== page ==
In their investigation, federal authorities have obtained copies of several e-mails that indicate the charter schools are tied to Hizmet and may be controlled by it:
One activist sent an e-mail Aug. 30, 2007, to administrators at four schools and the president of Concept Schools in which he mentioned "Hizmet business" and several problems that needed to be addressed so that "Hizmet will not suffer."
And the disaffected teacher who described the five regions gave authorities a document called a tuzuk, which resembles a contract and prescribes how much money Turkish teachers are supposed to return to Hizmet.
State auditors in Ohio found that a number of schools had "illegally expended" public funding to pay legal, immigration, and air-travel fees for nonemployees and retained teachers who lacked proper licenses. Audited records from the Horizon Science Academy in Cincinnati in May 2009 also say that "for the period of time under audit, 47 percent (nine of 19) of the school's teachers were not properly licensed."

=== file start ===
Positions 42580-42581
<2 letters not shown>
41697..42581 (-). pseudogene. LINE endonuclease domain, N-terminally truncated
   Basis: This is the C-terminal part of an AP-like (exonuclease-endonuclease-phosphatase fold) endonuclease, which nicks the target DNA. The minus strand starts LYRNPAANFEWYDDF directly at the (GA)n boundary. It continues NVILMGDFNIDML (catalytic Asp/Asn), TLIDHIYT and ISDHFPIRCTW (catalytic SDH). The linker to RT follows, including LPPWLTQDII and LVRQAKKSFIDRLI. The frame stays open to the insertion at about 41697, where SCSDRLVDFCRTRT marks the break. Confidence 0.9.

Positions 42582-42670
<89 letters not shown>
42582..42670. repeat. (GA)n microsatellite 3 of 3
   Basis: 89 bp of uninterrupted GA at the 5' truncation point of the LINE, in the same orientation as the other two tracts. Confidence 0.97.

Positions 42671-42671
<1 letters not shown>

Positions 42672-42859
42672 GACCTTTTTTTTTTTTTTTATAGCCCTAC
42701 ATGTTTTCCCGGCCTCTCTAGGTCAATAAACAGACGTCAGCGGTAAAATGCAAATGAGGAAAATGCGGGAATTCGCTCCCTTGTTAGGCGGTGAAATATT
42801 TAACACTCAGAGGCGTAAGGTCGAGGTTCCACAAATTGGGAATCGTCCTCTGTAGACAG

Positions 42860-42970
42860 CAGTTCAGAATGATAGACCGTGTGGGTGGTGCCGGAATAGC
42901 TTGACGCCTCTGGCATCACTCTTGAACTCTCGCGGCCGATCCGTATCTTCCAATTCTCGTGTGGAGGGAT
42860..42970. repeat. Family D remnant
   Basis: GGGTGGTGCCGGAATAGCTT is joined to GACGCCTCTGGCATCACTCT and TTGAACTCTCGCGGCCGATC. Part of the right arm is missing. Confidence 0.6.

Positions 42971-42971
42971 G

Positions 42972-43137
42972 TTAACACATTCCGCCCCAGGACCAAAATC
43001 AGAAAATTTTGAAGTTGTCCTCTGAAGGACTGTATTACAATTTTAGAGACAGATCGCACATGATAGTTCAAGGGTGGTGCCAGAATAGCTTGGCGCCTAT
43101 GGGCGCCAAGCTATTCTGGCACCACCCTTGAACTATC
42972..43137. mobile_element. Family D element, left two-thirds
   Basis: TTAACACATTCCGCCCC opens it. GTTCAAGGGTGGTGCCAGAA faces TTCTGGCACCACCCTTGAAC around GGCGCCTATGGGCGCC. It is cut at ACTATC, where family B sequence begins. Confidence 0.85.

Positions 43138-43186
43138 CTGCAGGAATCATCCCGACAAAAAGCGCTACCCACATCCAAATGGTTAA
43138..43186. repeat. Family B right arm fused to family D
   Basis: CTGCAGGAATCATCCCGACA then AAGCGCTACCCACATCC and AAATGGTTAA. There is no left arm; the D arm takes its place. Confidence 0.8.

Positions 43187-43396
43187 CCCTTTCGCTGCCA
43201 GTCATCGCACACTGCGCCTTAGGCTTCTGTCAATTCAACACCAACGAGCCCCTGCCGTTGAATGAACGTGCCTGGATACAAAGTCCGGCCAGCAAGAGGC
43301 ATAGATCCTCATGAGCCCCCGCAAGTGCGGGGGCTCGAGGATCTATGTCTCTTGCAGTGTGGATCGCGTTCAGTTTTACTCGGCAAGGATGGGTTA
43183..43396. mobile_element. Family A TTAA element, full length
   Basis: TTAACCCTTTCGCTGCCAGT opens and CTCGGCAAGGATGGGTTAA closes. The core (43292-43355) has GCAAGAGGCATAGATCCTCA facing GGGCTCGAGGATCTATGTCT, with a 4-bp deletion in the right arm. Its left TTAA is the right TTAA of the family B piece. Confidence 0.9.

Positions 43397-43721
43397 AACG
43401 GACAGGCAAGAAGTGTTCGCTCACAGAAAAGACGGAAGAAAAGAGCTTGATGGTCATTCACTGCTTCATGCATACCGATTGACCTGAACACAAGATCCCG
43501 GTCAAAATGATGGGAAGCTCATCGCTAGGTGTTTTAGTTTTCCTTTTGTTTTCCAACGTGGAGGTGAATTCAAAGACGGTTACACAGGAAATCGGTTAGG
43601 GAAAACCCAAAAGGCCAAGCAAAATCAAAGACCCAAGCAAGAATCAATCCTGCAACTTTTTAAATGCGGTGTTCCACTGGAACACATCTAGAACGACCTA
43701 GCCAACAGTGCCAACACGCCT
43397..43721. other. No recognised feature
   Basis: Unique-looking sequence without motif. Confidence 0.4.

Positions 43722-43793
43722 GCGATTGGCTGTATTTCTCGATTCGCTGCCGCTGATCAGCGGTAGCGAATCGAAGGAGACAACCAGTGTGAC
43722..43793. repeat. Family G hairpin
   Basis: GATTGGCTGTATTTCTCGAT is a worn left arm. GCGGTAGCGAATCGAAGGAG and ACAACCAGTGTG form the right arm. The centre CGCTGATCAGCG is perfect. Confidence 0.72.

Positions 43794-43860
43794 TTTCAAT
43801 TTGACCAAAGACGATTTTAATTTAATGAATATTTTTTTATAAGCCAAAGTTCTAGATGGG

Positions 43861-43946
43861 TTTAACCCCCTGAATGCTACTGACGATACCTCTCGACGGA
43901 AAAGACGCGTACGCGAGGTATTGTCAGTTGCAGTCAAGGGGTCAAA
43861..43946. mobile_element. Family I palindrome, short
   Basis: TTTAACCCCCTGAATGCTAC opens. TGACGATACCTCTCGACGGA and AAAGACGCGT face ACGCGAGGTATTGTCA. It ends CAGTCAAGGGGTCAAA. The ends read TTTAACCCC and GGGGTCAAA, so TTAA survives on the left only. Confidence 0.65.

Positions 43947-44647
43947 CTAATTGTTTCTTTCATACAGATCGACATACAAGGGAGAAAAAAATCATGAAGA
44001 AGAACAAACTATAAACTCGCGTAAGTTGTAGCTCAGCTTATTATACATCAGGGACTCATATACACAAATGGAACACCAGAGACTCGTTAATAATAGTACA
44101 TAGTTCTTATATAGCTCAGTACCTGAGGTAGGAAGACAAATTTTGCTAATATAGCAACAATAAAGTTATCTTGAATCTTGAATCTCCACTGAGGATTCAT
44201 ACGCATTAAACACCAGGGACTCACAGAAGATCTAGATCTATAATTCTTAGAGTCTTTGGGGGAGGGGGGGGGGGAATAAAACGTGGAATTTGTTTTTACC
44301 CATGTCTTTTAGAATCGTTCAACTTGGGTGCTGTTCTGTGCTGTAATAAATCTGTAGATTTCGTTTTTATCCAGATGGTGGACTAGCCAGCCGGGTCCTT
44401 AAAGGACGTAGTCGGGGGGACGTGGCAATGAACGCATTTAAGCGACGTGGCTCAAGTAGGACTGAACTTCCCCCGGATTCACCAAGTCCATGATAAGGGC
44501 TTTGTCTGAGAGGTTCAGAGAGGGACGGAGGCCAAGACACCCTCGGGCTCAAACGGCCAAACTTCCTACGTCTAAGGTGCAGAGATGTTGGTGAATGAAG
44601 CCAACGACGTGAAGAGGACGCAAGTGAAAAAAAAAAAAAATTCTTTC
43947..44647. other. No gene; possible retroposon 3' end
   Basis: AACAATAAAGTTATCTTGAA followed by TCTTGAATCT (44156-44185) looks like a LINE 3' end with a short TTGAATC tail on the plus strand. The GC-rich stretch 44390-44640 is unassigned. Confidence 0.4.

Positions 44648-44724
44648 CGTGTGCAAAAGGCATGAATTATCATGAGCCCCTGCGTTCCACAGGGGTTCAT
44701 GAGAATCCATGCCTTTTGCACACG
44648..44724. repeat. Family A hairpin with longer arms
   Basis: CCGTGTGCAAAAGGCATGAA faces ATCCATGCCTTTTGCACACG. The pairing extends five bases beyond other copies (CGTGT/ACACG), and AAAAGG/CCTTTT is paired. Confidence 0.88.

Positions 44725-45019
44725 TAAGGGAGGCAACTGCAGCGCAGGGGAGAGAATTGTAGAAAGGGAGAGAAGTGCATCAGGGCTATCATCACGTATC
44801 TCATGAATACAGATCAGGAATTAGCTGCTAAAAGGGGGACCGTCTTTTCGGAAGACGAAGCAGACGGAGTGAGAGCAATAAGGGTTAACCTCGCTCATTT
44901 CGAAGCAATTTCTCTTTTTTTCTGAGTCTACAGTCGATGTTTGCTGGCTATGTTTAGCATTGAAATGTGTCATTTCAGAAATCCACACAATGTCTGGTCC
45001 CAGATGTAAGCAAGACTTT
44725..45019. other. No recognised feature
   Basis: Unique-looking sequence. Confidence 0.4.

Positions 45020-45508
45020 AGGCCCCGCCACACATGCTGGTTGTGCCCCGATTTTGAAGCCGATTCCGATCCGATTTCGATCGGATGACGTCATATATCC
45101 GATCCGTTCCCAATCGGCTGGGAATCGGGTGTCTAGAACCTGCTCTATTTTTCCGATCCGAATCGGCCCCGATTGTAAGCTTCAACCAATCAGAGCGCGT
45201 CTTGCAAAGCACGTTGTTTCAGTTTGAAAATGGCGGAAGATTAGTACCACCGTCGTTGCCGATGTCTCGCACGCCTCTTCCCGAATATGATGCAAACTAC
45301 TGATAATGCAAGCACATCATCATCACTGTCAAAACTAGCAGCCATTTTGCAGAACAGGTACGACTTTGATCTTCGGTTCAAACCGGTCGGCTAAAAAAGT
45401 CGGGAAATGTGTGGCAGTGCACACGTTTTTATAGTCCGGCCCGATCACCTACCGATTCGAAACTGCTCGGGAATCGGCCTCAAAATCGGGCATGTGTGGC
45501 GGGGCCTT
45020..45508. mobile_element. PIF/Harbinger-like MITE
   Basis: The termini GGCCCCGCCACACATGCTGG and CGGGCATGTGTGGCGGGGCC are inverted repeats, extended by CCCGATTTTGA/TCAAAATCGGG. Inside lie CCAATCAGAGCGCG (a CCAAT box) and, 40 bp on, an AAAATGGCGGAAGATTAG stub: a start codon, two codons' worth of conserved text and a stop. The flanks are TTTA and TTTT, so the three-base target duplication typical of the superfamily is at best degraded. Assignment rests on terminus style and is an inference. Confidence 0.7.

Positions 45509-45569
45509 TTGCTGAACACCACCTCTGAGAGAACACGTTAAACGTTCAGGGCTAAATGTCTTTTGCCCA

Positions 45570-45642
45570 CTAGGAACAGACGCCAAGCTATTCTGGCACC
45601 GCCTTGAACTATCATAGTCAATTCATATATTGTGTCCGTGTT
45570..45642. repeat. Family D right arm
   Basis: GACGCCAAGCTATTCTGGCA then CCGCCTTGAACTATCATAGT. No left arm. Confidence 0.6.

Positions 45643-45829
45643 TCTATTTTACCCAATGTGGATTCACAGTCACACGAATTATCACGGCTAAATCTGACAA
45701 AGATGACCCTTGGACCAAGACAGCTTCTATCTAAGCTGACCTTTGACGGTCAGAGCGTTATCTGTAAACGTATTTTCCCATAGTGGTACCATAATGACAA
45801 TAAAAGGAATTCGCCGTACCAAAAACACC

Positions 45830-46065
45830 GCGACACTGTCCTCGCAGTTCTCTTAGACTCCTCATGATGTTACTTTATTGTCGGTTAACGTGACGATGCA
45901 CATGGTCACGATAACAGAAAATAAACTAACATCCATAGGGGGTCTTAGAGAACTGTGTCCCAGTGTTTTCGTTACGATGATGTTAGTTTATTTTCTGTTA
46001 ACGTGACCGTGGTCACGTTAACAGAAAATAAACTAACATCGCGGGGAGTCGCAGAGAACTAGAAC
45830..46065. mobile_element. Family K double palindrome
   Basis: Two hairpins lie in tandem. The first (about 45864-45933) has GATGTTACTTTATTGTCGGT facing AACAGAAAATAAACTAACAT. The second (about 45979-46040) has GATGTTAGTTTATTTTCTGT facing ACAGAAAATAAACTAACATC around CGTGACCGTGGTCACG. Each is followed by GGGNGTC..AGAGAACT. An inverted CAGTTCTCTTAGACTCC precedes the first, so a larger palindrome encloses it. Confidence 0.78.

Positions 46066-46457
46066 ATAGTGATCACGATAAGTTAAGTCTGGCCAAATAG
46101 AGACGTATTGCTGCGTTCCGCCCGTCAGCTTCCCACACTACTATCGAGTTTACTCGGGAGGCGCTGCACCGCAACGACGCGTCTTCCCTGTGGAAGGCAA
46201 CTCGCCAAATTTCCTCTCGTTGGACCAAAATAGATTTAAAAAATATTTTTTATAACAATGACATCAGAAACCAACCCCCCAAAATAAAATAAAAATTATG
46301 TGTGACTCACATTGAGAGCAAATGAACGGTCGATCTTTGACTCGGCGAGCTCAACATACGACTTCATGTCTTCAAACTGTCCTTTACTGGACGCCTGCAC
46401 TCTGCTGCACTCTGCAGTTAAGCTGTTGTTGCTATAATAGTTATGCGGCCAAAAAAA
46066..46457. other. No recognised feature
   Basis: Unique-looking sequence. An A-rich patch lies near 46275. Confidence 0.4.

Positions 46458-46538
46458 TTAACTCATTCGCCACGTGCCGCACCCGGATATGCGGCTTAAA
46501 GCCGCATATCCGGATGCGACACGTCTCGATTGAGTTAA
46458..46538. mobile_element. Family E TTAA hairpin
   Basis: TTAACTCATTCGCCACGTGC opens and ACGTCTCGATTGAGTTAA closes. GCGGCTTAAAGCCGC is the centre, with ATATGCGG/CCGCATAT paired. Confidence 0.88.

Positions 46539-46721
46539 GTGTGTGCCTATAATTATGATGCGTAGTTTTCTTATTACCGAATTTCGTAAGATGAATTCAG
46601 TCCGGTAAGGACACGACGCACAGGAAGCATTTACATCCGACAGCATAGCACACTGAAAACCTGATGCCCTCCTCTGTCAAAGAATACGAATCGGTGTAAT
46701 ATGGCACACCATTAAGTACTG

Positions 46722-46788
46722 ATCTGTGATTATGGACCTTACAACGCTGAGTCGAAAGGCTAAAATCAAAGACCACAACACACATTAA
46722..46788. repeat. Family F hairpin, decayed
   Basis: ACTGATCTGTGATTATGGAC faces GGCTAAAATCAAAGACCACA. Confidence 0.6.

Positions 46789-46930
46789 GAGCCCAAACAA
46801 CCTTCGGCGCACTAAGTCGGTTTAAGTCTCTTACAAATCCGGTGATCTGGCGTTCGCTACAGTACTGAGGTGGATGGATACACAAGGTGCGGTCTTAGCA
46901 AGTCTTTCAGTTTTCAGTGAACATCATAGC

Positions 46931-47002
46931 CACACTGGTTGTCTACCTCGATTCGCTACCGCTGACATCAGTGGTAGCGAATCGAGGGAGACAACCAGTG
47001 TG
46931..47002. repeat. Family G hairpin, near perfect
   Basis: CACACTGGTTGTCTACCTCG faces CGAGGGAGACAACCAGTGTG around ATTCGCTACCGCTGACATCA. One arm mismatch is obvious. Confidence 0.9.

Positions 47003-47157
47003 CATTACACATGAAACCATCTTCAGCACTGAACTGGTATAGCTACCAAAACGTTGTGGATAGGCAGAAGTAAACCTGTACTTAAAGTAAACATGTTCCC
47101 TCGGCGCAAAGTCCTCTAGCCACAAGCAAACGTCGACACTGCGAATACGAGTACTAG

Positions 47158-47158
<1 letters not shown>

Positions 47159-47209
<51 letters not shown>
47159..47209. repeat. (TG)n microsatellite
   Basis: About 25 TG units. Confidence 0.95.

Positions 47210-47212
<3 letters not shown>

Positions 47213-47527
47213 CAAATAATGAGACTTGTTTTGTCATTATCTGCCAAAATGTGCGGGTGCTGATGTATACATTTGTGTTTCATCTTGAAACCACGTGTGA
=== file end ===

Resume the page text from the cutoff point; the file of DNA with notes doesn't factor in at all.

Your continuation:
The same records show that the founder of Horizon Cincinnati was listed as the CEO of the school's management firm and as president of the school's property owner.
The American charter schools were a central part of Gulen's argument that won him a green card after the Department of Homeland Security ruled that he did not meet the qualifications of an "alien of extraordinary ability" to receive a special visa.